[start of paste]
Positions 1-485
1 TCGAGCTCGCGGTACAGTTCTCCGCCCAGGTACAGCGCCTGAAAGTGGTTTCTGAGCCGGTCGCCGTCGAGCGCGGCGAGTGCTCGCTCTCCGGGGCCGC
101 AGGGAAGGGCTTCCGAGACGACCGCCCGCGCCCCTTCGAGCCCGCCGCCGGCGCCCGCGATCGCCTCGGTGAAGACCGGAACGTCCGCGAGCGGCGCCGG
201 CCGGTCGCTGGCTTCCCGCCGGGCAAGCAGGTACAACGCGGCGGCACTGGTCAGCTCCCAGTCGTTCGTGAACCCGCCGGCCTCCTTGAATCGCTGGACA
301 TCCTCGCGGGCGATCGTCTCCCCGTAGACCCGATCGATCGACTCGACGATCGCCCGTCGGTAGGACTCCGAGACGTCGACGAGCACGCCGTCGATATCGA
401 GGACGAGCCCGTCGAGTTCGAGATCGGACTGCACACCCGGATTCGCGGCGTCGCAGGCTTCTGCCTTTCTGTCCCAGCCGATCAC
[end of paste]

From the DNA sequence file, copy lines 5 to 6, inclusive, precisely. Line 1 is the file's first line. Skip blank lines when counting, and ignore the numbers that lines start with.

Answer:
301 TCCTCGCGGGCGATCGTCTCCCCGTAGACCCGATCGATCGACTCGACGATCGCCCGTCGGTAGGACTCCGAGACGTCGACGAGCACGCCGTCGATATCGA
401 GGACGAGCCCGTCGAGTTCGAGATCGGACTGCACACCCGGATTCGCGGCGTCGCAGGCTTCTGCCTTTCTGTCCCAGCCGATCAC